I can't remember who said that to me early in my quilting. I'm pretty sure it was to stop me crowing about something I'd done and thought was the most original thing ever. But, I have learned that it's true. And, I've learned to take advantage of it by relying on other quilters for inspiration.
I'm not sure if you're familiar with Rebecca at The Cheeky Cognoscenti, but this week, she was my inspiration. When I was trying to figure out how to quilt the border of the little card trick quilt, she had the idea...invisible monofilament thread.
Monofilament was something I used a lot when I was a new quilter because it hides a multitude of mistakes. But, as my skills have improved, I've used it less. Like everything else, it has a purpose. But, it is shiny, even the stuff that isn't supposed to be shiny has some shine to it, so I've tried to avoid that and use cotton or silk thread.
In this quilt, I used the matching green thread on the top. But, to avoid white thread popping up on the front, I used monofilament in the bobbin. Yes, winding a bobbin of monofilament is extra work. Do NOT DROP IT! Ask me how I know.
And, from the back, you can see the feathers, even though the thread is invisible. And, it doesn't look that much different from the parts of the quilt I quilted with white thread.
The thread and fabric on the front of the border are such a close match and so dark that I was having trouble bringing the second side of the feather into the spine and making it match the first side. I'm not one that has to be perfect with those matches. I'm cool if some are off; it proves it's handmade. But, I know it looks better if I at least make an effort. So, I used a white chalk pencil to make tiny marks at my match points. That made it much easier to bring that second line closer to where I wanted it to be.
I wanted to brag for a second about the machine I use to quilt. I own a lot of machines and I try to keep one set up for piecing and this machine for quilting all the time. And, generally, there is some quilting project on this machine that is partially finished and waiting for the next bit of inspiration.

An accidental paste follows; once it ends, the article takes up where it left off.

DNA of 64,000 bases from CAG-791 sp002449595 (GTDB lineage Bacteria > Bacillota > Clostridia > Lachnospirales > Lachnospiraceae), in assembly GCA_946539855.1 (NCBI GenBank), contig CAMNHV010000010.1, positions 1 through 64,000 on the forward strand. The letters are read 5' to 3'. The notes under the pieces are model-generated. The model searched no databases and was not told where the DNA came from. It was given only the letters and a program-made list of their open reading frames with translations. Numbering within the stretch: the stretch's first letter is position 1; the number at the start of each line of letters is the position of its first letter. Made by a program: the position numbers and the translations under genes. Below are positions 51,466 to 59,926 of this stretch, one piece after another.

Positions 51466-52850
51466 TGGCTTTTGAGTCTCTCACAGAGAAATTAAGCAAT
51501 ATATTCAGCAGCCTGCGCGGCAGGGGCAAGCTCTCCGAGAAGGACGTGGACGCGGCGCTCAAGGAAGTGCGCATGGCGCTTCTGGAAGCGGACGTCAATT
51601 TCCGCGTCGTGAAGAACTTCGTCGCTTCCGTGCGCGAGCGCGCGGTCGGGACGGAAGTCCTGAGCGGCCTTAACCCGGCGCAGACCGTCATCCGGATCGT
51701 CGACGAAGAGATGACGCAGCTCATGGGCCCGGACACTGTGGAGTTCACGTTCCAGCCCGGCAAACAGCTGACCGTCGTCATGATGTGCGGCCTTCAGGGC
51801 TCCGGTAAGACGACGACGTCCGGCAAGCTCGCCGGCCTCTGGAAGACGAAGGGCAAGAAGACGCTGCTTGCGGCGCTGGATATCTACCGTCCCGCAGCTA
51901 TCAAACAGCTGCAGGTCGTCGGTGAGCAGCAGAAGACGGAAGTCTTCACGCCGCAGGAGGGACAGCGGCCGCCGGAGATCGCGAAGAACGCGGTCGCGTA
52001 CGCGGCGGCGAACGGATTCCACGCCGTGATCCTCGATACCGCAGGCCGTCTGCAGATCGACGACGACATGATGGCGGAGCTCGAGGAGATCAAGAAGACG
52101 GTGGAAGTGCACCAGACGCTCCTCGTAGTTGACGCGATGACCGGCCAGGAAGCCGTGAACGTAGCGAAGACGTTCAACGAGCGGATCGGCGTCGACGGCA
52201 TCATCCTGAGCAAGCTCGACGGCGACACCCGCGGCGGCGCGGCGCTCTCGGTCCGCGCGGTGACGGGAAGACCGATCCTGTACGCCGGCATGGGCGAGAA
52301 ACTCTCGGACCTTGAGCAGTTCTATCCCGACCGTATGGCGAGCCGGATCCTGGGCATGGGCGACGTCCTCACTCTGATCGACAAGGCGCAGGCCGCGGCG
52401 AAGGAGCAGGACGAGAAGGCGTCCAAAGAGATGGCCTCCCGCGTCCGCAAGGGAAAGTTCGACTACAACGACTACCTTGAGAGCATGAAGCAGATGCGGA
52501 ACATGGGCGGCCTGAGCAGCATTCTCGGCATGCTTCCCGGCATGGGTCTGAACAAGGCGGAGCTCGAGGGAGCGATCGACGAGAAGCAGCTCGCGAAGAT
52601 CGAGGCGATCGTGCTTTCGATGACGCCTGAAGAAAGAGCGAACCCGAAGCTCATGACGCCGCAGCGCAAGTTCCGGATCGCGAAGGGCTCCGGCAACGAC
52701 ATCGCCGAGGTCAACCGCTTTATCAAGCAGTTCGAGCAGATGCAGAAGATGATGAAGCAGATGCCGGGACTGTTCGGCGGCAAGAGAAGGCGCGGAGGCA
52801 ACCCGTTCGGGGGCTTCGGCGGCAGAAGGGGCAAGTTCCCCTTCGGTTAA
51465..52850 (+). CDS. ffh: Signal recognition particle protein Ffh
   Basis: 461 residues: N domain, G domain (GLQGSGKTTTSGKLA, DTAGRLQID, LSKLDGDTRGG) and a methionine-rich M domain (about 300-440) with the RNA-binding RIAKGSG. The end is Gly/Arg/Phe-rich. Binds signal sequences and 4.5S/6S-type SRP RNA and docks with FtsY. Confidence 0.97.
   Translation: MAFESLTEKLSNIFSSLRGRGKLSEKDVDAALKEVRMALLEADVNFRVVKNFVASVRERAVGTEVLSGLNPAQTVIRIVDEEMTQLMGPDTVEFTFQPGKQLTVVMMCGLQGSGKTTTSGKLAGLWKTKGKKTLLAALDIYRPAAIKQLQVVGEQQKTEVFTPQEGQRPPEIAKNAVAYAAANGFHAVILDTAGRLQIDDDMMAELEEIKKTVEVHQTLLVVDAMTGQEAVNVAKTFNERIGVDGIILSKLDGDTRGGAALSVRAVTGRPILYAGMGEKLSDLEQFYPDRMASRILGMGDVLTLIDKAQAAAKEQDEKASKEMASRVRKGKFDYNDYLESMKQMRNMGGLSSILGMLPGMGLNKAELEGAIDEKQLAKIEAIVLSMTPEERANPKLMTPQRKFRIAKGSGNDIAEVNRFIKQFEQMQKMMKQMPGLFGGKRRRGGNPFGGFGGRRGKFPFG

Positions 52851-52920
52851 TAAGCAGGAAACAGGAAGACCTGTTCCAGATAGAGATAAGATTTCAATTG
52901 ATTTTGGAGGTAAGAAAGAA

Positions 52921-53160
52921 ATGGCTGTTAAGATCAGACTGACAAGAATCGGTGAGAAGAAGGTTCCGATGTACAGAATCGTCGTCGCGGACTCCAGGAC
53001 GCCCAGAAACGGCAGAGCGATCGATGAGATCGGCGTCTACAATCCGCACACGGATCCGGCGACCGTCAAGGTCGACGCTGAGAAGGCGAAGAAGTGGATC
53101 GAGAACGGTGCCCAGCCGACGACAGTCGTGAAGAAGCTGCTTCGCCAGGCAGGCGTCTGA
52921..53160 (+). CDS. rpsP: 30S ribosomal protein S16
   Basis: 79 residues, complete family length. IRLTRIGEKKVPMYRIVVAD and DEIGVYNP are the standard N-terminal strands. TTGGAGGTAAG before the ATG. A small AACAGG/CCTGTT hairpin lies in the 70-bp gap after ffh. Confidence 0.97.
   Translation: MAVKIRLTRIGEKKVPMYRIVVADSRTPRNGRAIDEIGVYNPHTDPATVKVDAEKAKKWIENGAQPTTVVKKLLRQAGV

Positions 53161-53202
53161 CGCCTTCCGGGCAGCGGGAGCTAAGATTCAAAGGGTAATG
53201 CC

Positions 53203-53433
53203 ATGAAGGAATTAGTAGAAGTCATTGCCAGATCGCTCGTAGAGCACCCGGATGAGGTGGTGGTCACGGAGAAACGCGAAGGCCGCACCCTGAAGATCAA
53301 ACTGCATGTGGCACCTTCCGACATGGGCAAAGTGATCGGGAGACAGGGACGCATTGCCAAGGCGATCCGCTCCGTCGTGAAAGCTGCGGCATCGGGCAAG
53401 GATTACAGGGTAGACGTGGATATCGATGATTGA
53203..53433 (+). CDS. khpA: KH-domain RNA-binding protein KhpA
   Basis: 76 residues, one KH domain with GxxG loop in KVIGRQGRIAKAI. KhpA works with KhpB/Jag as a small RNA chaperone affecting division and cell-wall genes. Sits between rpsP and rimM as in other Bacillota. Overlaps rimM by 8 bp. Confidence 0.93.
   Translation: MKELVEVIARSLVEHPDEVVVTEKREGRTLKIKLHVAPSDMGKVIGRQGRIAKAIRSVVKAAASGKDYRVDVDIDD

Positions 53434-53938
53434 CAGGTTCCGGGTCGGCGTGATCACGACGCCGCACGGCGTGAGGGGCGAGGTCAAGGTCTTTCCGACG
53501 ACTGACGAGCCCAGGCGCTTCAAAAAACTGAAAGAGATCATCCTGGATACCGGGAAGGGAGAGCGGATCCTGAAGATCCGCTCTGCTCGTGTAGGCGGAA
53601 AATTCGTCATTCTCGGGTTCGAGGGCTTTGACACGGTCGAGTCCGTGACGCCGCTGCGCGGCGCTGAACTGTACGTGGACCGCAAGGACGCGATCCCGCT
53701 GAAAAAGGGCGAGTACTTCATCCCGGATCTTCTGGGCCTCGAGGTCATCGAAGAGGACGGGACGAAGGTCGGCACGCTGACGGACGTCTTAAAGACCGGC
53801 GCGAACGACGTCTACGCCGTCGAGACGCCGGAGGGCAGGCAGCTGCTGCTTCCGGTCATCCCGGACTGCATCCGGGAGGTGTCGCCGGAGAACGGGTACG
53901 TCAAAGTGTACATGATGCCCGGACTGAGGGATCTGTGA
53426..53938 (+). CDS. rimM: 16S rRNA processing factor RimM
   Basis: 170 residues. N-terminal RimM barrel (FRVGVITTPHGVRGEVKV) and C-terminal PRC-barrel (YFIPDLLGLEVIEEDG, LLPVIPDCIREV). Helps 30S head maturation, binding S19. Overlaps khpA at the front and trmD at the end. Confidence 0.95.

She is not young. But, she is a most trustworthy friend who has quilted almost every piece I've ever made. And, the quilting feet I use make more noise than she does...I watch a lot of TV while I quilt and I do like a silent machine. She used to skip stitches when I would quilt in the direction of 10:30 on the clock (45* off vertical to the left). So, I bought some Schmetz quilting needles. I took a class a few years ago where the teacher said never to use those, so I never had. But I was working on something and was having a lot of skipped stitches, so I went to JoAnns and bought about $25 worth of needles and tried one out of each pack. The quilting needles have stopped my skipped stitches. I don't know what it is about them. I didn't need to understand it to enjoy the results. I'm going to try those needles on other machines and see if I can cure some other quilting woes. The National Two-Spool does the same thing and if these needles will fix it, I'm going to try some maching quilting using that treadle machine.